Wroclaw, June 9
Russia delivered a sparkling performance on the opening day of Euro 2012 to put the other contenders on notice that they are capable of going the whole way this time round.
The Russians - made up of a large part of the talented side that reached the semi-finals in 2008 - put four past the Czech Republic in a 4-1 hammering, including a double from impressive young attacking midfielder Alan Dzagoev.
The earlier Group A match had seen co-hosts Poland held 1-1 by Euro 2004 champions Greece in an incident-packed match that saw both sides end the game with 10-men.
Polish replacement ‘keeper Przemyslaw Tyton was the co-hosts unlikely saviour as he saved Greek captain Giorgos Karagounis’s penalty just seconds after coming on when first choice Wojciech Szczesney was sent off.
For 35-year-old Karagounis it was the flip side of the coin as he had scored in the Euro 2004 opener against hosts Portugal in the surprise win that launched them on their unlikely trip to the title.
However, it was the Russian’s stunning display that will have title holders Spain, 2008 finalists Germany and 2010 World Cup finalists Holland sitting up and taking notice.
Zagoev, who has only just regained full fitness after recovering from a broken toe, took the eye but so did the older heads of captain Andrei Arshavin and Roman Pavlyuchenko, the latter also getting on the score sheet.
Both had inconsistent spells with English Premier League giants and North London rivals Arsenal and Spurs, though, whilst Pavlyuchenko has made his move back home permanent more displays like this and Arsenal will wish to retain Arshavin’s services.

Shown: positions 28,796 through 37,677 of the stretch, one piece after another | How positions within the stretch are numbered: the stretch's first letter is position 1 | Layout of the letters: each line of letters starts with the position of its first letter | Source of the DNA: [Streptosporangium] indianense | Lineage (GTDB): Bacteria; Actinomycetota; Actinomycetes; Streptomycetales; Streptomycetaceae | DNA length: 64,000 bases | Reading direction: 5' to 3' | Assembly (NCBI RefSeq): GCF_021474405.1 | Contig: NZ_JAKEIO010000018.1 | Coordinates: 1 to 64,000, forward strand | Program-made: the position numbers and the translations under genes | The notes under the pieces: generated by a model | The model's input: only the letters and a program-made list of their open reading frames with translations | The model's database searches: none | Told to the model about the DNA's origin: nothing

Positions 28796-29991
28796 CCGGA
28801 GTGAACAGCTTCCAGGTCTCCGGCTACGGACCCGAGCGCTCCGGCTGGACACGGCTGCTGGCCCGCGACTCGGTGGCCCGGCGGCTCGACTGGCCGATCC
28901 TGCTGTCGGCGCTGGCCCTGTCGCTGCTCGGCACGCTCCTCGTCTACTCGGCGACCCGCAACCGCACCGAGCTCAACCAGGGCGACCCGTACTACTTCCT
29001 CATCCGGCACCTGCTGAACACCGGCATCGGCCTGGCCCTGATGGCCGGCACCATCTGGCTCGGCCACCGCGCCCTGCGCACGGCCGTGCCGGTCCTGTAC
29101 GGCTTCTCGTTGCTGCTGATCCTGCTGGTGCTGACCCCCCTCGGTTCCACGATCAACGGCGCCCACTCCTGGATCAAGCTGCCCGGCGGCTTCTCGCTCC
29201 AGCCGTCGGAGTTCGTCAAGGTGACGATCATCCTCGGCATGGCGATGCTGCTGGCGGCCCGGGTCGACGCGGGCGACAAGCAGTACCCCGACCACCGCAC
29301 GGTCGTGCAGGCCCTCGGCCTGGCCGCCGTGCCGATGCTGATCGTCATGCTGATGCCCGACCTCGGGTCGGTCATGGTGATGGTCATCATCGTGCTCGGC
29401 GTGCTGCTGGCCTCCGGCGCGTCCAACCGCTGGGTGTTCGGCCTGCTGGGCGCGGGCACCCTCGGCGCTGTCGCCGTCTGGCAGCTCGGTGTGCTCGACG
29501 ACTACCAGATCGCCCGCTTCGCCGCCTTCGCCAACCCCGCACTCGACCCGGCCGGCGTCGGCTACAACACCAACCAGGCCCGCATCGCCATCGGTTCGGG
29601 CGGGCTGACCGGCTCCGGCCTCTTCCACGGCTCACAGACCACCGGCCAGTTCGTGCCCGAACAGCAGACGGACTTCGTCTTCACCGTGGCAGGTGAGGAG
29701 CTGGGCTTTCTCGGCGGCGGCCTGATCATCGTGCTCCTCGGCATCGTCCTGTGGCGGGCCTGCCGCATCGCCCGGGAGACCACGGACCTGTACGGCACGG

Pavlyuchenko’s goal and the fourth for the Russians left the Czechs great goalkeeper Petr Cech looking stunned and puffing out his cheeks at the rare event of him having to pick the ball out of his net so often.
However, Russia’s Dutch coach Dick Advocaat was not over enthusiastic over the performance reflecting his vast experience garnered over the years.
"Favourites? It is important to win the first game, but it is at the end when one lifts the trophy, not now," said the 64-year-old.
However, Czech coach Michal Bilek was nothing but admirative of the Russians.
"I am very disappointed, it is an impressive result for Russia," said Bilek.
"The Russians are group favourites, they are really strong. their combinations really posed us a lot of problems, with their touch we simply were chasing ghosts and we weren’t patient enough.
"But now we must show our mental strength, I believe we can qualify from the group."
The Czechs will need to rebound from this serious reverse for next up they have the resilient Greeks, who are dead set on at the very least reaching the last eight and with the spirit they showed on Friday will be hard to beat.
"We never give up, and because we never give up, we don’t like to lose games. And that’s something you cannot buy or find. It’s all about the mentality in the dressing room," said Celtic striker Giorgos Samaras.
The Poles go on now to face the Russians and will definitely be looking to Tyton to repeat his heroics against such a potent attacking unit while they will also need to take their chances they wasted against the Greeks.
For Tyton, though, the Russians could wait as he soaked up the moment.
"I felt like I was in a dream, this was the chance I really wanted to help the team.
"I am happy that, thank God, I saved this penalty kick," he told uefa.com